We had planned to wait for the heat to calm down, and then ride another 65kms to Caiguna. We spent some time studying the map, to see what kind of challenges await. We noticed that after Caiguna the only stop before Norseman was Balladonia. The ride either side of Balladonia was around 180kms. The only way to ride this section comfortably would to ride at night. On such a long ride, its important to stay hydrated, and riding night is the only way to keep the water cool enough to drink. So we decided to stay the night in Cocklebiddy, rise early, ride to Caiguna, and then sleep through the day to try and charge some energy for a long ride in the night to Balladonia.

Eventually the temperature cooled down, and after deciding to stay the night, we actually had a bit of time to sit around and play some music. We sat out the front of the roadhouse and had a bit of a jam on the guitar. The heat had thrown the neck of the guitar all out of wack, so it wasn’t sounding to flash, but it was still fun to play some tunes.

The tents were set up the tents to the side of the roadhouse so that we didn’t have to spend any more money for the day. We had a shower before bed so we didn’t have to waist any time in the morning. I set my tent up so that I could lie down and look at the stars. The night sky was amazing. It was tempting to lie there and look at the milky glow all night, but sleep was even more tempting and eventually I drifted off. 

Day 22, Thursday 6th March. Mundrabilla to Madura

Day 22

Thursday 6th March

Mundrabilla – Madura



We got up nice and early, and everything managed to run smoothly. My stomach was feeling a bit better, so I had some cereal, and some toast from the roadhouse for breakfast. We filled up some water and hit the road. We were up early, but still got off to a bit of a late start.

Just to make a good start turn wrong, about 10kms up the road one of my spokes snapped. I pulled off the ride and changed it over while the sun rose. A beautiful sight, but it meant the heat was coming, and so were the flies.

The bike was back together and we kept riding. The day was getting late and the sun was getting intense. There was a strong cross wind, and my body got really weak. I think after the lack of sleep, de-hydration, diarrhoea, vomiting, heat exhaustion, it had just decided to slow down a bit. I struggled to push 8-9kms on the bike, and in some cases could hardly stay up on the bike when the cross wind blew hard. We kept going and then pulled up for some lunch.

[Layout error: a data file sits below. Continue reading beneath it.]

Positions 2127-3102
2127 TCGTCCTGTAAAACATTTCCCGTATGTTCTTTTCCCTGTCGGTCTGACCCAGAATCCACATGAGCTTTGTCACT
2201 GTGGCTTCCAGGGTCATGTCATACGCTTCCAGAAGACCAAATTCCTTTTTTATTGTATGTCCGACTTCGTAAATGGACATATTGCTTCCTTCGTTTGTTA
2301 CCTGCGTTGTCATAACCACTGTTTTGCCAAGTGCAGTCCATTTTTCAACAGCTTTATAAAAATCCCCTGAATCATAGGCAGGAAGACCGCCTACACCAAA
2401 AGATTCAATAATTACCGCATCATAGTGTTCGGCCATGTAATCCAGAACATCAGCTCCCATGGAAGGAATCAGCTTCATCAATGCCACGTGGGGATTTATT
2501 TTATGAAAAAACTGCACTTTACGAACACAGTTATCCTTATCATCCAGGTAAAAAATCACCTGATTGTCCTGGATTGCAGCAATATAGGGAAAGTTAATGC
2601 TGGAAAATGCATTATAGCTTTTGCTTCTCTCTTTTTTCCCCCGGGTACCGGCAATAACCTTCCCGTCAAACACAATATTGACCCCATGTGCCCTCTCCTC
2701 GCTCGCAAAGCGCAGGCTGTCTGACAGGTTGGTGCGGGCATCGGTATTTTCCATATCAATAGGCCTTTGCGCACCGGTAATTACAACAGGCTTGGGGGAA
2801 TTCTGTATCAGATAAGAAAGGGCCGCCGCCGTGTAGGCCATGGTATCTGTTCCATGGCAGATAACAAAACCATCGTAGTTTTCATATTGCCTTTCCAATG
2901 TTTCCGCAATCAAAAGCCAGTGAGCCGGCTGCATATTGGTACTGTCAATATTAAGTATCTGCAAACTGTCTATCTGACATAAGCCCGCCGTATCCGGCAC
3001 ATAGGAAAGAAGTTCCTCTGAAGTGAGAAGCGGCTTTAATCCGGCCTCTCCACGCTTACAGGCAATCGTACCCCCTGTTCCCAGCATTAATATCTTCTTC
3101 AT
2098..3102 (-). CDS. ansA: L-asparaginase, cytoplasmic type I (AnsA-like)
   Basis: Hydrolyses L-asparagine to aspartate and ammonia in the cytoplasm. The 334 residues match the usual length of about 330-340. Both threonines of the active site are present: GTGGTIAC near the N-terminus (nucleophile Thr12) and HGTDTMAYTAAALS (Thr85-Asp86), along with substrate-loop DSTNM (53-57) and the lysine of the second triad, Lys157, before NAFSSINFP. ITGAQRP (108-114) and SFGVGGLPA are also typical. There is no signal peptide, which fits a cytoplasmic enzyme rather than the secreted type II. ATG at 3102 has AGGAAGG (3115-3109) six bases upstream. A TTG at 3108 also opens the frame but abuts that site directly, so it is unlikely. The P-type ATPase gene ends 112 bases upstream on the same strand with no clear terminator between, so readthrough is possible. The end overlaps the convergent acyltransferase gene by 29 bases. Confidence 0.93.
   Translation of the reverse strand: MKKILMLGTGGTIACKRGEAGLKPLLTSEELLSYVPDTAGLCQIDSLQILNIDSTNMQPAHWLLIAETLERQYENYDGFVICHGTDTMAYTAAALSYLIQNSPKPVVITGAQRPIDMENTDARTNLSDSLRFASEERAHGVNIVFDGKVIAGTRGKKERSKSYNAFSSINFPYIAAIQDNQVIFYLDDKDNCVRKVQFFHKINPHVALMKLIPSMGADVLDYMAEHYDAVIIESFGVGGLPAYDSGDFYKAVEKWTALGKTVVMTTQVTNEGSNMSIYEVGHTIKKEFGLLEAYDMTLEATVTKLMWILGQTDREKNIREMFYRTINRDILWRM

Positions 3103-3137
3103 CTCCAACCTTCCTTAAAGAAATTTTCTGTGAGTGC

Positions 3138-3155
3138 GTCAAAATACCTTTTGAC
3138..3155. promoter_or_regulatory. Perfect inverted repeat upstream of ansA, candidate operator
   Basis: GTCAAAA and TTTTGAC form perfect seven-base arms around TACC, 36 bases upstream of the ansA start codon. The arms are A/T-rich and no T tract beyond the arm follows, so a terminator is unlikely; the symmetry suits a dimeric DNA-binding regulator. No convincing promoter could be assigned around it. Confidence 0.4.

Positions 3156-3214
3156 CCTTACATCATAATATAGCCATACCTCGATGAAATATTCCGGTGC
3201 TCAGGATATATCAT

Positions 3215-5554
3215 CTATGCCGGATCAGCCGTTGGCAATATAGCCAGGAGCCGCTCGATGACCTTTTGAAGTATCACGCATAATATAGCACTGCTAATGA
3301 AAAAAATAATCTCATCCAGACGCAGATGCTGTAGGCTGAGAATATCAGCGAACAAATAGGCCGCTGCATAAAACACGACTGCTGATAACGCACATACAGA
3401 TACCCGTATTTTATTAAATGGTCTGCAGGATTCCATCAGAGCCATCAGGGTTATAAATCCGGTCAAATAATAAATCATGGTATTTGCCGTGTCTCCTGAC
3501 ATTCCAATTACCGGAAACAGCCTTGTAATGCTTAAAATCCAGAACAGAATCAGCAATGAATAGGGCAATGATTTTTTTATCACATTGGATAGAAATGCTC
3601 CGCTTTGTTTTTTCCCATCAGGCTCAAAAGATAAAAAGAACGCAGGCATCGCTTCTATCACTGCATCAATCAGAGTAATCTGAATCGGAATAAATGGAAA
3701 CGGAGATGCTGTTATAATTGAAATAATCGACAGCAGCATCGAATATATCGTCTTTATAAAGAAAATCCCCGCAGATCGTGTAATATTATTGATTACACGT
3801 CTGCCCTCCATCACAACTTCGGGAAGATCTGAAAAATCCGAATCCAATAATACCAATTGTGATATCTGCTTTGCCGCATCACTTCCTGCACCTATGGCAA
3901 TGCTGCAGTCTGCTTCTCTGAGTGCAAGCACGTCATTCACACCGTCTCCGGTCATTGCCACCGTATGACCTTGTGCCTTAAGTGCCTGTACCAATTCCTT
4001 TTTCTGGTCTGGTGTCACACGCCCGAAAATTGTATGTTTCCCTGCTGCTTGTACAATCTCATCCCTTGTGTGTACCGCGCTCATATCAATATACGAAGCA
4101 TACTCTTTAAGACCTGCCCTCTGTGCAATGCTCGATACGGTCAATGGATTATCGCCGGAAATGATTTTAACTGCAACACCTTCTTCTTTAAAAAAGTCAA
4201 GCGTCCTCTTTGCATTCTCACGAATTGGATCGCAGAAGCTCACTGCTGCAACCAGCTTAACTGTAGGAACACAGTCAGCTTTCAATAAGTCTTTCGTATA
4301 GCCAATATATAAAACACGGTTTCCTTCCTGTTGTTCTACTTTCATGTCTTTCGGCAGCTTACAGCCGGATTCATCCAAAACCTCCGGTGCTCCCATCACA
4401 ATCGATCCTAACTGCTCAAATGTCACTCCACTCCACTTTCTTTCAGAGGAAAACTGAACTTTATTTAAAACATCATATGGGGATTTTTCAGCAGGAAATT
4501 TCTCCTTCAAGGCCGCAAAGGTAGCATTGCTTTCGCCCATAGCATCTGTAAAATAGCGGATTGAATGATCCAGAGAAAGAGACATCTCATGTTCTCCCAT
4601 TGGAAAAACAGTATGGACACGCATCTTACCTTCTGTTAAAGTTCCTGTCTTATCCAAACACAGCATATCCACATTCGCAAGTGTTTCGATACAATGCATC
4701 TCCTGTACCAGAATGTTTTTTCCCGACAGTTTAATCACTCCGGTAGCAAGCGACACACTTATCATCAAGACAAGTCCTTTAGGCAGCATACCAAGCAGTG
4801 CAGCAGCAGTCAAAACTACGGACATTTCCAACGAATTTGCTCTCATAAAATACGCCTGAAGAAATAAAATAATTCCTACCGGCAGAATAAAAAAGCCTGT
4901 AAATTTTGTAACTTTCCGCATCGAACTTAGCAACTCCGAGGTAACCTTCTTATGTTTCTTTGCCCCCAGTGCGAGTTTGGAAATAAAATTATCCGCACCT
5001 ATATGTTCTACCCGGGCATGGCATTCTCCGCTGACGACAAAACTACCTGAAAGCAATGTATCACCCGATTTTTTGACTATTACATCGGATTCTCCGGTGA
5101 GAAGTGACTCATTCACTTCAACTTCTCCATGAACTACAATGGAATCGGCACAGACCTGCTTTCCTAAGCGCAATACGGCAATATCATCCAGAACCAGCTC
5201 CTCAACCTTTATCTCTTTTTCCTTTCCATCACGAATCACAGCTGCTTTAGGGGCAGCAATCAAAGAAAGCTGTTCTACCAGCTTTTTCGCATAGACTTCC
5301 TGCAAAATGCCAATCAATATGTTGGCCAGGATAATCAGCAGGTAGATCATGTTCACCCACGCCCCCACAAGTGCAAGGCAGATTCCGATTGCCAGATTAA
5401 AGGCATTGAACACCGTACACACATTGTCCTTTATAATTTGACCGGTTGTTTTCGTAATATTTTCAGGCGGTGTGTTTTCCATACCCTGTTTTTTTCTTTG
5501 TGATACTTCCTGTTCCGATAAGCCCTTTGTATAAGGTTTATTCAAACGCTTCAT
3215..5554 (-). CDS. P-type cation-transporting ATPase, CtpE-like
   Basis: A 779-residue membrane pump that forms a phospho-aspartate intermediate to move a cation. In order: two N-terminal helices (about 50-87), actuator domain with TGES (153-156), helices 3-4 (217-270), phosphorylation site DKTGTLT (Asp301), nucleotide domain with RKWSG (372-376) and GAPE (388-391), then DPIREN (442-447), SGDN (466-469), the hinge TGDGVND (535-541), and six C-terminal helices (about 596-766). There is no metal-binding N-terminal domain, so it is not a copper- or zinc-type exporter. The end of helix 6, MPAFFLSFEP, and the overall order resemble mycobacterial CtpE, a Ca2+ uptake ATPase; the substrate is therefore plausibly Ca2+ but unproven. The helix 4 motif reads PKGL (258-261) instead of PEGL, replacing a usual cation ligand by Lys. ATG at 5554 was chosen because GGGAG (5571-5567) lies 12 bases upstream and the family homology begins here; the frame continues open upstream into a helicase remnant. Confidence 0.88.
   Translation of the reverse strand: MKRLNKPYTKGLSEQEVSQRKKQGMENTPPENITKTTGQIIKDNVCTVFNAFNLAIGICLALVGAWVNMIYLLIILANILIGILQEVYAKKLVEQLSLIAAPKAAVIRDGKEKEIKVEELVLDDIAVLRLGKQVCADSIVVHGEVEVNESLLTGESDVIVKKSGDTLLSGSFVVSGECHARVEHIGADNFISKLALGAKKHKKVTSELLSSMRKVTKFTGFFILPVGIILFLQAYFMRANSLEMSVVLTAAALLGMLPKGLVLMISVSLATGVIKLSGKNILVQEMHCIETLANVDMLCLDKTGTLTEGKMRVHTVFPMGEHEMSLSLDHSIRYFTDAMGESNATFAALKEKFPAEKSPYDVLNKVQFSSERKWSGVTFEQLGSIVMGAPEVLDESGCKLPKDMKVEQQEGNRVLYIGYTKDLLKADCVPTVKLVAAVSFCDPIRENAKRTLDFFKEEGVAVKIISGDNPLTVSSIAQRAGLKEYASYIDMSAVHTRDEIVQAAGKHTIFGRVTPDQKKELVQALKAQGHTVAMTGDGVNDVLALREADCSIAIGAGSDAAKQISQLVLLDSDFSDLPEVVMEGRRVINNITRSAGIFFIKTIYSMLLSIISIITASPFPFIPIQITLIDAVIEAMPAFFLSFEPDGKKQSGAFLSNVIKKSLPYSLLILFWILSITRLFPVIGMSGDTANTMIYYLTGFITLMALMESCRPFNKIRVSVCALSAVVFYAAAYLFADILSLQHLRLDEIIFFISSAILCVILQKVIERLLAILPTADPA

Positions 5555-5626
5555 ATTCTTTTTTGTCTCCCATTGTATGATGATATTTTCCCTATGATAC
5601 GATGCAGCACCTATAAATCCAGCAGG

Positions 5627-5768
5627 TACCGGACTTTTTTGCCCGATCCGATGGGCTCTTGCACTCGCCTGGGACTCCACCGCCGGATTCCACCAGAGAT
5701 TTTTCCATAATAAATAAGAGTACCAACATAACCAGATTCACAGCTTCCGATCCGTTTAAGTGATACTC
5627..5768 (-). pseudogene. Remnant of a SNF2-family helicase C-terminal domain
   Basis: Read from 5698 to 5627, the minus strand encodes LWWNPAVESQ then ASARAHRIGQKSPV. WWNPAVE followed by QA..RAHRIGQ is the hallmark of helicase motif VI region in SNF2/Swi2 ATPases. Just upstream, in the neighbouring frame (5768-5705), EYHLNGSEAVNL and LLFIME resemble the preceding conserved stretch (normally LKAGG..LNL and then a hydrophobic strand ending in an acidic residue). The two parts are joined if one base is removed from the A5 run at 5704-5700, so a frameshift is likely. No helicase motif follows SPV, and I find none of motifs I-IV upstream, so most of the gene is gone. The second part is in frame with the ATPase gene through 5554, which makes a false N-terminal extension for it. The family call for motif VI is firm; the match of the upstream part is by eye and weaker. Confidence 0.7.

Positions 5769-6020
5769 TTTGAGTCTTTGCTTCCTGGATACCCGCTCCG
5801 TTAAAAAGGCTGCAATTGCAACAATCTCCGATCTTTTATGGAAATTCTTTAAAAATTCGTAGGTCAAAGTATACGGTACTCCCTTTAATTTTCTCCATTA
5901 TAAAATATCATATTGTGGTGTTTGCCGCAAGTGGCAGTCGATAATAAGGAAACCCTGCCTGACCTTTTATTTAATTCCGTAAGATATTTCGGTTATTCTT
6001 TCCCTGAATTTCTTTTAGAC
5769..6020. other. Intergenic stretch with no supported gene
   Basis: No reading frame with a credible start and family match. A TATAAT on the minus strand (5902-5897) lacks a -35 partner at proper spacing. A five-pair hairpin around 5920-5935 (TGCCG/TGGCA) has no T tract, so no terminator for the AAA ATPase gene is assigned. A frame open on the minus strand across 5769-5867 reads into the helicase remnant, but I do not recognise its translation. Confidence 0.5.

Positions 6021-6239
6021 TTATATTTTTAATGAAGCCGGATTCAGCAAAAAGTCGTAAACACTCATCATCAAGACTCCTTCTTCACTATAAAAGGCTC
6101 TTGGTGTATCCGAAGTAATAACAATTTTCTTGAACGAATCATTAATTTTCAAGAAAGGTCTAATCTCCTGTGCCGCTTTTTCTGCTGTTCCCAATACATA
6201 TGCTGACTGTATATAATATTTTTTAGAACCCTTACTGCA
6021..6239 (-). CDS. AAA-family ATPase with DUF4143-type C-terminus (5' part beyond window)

I didn’t have an appetite but threw down a sandwich, and some cooler water I had stashed in my pannier. Harv laid down for a rest, so I lay down and tried to sleep. It was no good. I was so frustrated with the flies and the heat that I couldn’t sleep, and just needed to get to the next town.

So I got back on the bike, and switched my 2way radio on so Harv could contact me, and kept riding. It didn’t take long for Harv to catch up, and we battled on in the heat.

Every day seemed to feel like it was the hardest challenge in the tour so far. I was losing strength in my arms and was riding slouched over the handlebars. I was slow but I was getting there. I managed to drink some hot water, but after a while felt really bloated, and couldn’t drink anymore.

Finally it was 5kms from Madura. We could see the road rose uphill ahead, but up to top of the cliffs, and I was expecting to have to climb the hill before hitting the roadhouse. It was such a relief to turn off to Madura about 500 meters up the hill.

We sat inside for a bit and had some cold drinks. My 1.25ltr water cost me $5.05 but it was so worth it. We found out that the temperature during the day had risen to 47 degrees, so the sun we were riding in mast have been an extra few degrees above that. Insane! Harv was stoked that we rode through such a hot temperature. I thought it was hell, but its quite an achievement to know you can get through those situations.

The caravan park had a pool so we had the best swim, and decided it would be a good idea to rinse the bike clothes. We ate a good meal and headed back to camp. Harv whipped out the guitar and played me some songs while I changed another 2 spokes.

Another intense day, but we got through it, and we were rewarded with a bit of time to do some things before bed. 10:30pm I laid down, and couldn’t wait to get some sleep.